Businesses spend a lot of time, money, and energy on making sure their network is protected and sensitive data secured. Computers have the latest security packages installed and the network itself is encrypted and hidden behind firewalls.
Which is just as it should be. Unfortunately, many businesses have a soft underbelly when it comes to security – their printers.
Often overlooked, a networked printer is vulnerable to attack from an external hacker and there are also internal security concerns which should be addressed.
Are businesses being complacent about printer security?
It does seem that many businesses are underestimating the issue of printer security. Polls in North America suggest 56% of businesses don’t even include printers in their security strategy. It is fairly safe to assume a similar figure applies here in the UK.
A similarly damning statistic comes from the Ponemon Institute which revealed 65% of IT managers believe their printers are likely to be infected with malware.
Why would hackers target a printer?
Because printers are basically mini computers with processors, hard drives, and network links throughout the business they provide a convenient way onto a network for a hacker. Once they have access to the printer, hackers pose a number of threats. They can:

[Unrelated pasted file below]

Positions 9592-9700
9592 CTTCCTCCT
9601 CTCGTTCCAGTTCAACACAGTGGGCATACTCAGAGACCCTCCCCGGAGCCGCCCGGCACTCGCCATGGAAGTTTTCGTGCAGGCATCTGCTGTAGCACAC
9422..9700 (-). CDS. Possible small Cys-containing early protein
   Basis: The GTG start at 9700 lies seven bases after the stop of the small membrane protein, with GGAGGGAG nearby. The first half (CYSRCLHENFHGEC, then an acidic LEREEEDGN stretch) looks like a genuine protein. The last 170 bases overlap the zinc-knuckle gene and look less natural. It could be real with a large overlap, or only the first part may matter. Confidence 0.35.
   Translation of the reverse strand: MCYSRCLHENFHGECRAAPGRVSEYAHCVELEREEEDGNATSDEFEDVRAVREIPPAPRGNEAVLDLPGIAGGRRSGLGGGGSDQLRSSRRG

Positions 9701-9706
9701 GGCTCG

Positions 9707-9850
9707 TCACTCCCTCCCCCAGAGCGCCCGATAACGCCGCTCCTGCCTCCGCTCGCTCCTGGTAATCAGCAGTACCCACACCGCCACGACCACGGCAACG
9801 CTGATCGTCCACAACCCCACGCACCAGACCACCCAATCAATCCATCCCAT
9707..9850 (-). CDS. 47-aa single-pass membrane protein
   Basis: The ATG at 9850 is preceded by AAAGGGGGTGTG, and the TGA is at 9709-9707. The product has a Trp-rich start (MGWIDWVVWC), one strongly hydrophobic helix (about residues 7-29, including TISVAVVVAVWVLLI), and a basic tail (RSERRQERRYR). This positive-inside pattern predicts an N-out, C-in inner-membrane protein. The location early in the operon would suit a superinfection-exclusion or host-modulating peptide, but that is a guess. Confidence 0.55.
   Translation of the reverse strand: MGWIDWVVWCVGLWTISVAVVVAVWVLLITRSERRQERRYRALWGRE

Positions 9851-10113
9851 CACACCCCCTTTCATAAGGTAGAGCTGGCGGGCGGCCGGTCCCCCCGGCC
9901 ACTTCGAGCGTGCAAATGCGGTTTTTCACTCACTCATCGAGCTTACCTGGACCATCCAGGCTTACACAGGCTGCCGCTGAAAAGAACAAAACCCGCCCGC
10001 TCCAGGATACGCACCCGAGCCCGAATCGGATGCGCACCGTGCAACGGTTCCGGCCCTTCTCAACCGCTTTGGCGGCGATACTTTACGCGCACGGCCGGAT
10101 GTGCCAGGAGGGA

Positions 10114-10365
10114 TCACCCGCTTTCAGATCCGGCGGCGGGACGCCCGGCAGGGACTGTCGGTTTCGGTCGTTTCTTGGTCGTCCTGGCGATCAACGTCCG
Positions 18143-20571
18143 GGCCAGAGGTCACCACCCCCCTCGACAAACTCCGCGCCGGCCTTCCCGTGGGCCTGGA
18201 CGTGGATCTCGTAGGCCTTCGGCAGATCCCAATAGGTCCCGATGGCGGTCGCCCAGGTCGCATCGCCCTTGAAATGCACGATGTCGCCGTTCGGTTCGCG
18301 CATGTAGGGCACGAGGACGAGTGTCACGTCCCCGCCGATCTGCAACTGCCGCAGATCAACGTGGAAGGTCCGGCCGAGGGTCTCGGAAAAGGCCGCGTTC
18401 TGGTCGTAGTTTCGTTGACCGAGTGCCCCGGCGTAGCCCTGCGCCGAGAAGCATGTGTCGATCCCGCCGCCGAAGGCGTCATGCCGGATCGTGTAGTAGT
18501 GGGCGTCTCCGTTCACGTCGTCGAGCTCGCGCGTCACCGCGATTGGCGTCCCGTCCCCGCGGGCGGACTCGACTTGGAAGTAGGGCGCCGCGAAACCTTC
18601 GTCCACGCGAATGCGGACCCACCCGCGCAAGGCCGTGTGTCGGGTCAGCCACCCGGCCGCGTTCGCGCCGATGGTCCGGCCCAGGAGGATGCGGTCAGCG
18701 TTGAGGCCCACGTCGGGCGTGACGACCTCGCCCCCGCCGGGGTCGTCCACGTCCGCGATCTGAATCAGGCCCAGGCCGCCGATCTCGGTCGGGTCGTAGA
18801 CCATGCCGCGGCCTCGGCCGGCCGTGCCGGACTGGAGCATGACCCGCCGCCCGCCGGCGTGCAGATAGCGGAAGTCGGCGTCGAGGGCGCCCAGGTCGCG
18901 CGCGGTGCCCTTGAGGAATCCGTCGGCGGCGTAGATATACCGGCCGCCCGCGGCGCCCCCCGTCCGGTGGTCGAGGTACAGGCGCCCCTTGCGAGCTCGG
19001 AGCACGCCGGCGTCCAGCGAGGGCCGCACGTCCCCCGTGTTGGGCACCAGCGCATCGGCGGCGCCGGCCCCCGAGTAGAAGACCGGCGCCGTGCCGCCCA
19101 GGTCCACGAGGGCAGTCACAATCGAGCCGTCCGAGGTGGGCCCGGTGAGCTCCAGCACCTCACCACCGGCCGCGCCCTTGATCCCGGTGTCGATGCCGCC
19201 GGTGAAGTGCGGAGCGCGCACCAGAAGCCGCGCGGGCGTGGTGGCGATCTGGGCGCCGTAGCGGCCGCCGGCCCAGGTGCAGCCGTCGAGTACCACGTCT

- Use the printer as a ‘gateway’ to the rest of the network
- Launch a DOS attack locking up the printer
- Access confidential or sensitive material from saved documents
- Print malicious or mischievous material
- Change the printer’s settings
- Display malicious messages on the LCD screen
- Access any confidential information held on the printer’s hard drive
- Clone the printer so that any document printed on the hacked printer is also printed on the hackers machine
The above are the main issues they can cause, though resourceful hackers will be able to come up with many more ways to create havoc.
How do hackers attack printers?
Despite having a similar endpoint to a PC, printers are protected less. Those on an open network are vulnerable to attack and hackers have accessed them in the past because the default passwords haven’t been changed.
Default passwords are often the catalyst for large-scale attacks. The massive DDoS attack in Europe in late 2016 was launched through CCTV devices which still had default passwords.